8. Perform hand hygiene frequently. Wash your hands often with soap and water for at least 20 seconds or use an alcohol-based hand sanitizer that contains 60 to 95% alcohol, covering all surfaces of your hands and rubbing them together until they feel dry. Soap and water should be used preferentially if hands are visibly dirty.
    9. Avoid touching your eyes, nose, and mouth with unwashed hands.
    10. The patient should wear a facemask when you are around other people. If the patient is not able to wear a facemask (for example, because it causes trouble breathing), you, as the caregiver, should wear a mask when you are in the same room as the patient.
    11. Wear a disposable facemask and gloves when you touch or have contact with the patient’s blood, stool, or body fluids, such as saliva, sputum, nasal mucus, vomit, urine.
    12. - Throw out disposable face masks and gloves after using them. Do not reuse.

      - When removing personal protective equipment, first remove and dispose of gloves. Then, immediately clean your hands with soap and water or alcohol-based hand sanitizer. Next, remove and dispose of facemask, and immediately clean your hands again with soap and water or alcohol-based hand sanitizer.

    13. Avoid sharing household items with the patient. You should not share dishes, drinking glasses, cups, eating utensils, towels, bedding, or other items. After the patient uses these items, you should wash them thoroughly.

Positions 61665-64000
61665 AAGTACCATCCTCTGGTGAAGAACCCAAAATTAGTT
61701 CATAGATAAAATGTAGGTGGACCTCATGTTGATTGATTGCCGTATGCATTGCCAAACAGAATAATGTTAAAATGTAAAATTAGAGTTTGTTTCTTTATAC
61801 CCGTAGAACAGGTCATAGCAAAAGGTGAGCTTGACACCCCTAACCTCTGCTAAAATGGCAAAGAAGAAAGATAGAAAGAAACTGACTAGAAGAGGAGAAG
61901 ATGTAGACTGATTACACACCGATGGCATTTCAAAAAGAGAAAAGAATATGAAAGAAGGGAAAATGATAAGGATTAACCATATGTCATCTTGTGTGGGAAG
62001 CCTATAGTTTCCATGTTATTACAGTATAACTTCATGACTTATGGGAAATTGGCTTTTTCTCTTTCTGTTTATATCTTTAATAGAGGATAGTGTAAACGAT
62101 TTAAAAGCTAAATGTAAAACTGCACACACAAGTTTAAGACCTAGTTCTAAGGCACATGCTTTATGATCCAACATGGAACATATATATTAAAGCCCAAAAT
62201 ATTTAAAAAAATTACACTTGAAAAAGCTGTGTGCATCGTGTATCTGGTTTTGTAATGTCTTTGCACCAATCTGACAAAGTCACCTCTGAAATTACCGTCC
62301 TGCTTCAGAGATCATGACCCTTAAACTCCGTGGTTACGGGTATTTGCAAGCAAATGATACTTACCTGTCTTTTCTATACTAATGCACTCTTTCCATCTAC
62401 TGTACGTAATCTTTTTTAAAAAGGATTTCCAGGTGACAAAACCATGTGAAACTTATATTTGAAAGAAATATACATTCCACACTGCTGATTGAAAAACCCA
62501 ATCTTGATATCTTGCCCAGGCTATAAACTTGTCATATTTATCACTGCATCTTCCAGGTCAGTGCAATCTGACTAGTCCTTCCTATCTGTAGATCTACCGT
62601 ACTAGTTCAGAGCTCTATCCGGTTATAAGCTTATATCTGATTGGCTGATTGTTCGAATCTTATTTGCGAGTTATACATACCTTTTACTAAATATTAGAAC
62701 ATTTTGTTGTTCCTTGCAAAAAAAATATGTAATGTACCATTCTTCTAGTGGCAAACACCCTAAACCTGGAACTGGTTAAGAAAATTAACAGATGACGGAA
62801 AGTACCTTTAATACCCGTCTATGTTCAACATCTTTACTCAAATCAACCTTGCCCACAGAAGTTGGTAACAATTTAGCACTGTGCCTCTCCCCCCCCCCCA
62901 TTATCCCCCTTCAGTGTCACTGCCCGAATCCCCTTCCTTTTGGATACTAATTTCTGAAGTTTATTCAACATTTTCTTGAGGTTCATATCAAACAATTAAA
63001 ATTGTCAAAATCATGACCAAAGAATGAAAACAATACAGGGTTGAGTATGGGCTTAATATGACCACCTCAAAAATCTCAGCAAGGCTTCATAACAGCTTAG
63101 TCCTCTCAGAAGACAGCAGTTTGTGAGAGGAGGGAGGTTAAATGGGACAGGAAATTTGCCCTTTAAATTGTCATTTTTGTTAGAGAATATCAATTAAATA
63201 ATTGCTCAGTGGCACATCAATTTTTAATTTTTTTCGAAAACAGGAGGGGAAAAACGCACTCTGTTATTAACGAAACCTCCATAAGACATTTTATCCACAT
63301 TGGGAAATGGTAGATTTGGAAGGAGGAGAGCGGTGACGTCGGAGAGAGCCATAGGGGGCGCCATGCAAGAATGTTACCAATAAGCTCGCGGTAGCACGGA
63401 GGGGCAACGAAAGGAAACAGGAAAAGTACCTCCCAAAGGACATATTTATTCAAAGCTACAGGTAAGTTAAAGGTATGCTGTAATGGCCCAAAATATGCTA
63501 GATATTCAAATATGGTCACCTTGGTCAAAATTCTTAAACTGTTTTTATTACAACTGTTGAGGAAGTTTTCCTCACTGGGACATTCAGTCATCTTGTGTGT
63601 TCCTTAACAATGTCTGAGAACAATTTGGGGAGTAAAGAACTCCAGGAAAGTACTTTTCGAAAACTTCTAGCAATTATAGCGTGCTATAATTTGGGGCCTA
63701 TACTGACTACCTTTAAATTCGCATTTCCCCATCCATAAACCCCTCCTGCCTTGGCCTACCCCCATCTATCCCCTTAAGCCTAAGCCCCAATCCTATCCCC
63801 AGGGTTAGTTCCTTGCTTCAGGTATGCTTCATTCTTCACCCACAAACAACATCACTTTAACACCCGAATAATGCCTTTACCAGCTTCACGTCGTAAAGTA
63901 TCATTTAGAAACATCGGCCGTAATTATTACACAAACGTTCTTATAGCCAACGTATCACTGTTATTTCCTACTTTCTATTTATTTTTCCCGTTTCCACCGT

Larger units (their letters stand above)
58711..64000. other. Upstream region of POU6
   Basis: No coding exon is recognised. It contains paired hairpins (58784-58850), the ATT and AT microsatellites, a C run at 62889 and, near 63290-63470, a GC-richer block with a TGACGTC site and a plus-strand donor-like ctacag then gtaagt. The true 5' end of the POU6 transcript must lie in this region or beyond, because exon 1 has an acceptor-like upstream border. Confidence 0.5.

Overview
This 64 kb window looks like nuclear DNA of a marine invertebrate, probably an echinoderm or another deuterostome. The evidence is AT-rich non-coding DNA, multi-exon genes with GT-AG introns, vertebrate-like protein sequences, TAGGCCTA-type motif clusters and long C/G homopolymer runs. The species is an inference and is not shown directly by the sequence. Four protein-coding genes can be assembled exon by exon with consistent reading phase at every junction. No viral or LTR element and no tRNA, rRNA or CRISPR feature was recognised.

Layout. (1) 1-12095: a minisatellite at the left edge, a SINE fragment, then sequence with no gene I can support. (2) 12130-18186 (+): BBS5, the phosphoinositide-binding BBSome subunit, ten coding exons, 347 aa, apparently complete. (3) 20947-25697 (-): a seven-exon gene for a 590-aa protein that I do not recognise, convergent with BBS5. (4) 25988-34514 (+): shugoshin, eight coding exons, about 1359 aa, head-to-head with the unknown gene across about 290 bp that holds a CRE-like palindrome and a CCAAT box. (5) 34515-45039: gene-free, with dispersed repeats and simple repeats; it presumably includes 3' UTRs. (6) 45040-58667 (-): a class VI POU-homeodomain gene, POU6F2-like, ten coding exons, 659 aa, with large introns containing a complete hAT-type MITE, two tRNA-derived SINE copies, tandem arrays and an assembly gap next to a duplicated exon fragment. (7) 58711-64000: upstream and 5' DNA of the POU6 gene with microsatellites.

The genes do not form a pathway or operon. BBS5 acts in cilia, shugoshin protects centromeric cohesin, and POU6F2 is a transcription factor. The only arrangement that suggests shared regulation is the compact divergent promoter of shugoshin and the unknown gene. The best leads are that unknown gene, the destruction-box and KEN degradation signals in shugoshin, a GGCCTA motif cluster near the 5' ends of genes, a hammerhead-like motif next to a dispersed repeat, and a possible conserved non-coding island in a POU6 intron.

14. Clean all “high-touch” surfaces, such as counters, tabletops, doorknobs, bathroom fixtures, toilets, phones, keyboards, tablets, and bedside tables, every day. Also, clean any surfaces that may have blood, stool, or body fluids on them.
    15. - Use a household cleaning spray or wipe, according to the label instructions. Labels contain instructions for safe and effective use of the cleaning product including precautions you should take when applying the product, such as wearing gloves and making sure you have good ventilation during use of the product.

    16. Wash laundry thoroughly.
    17. - Immediately remove and wash clothes or bedding that have blood, stool, or body fluids on them.

      - Wear disposable gloves while handling soiled items and keep soiled items away from your body. Clean your hands (with soap and water or an alcohol-based hand sanitizer) immediately after removing your gloves.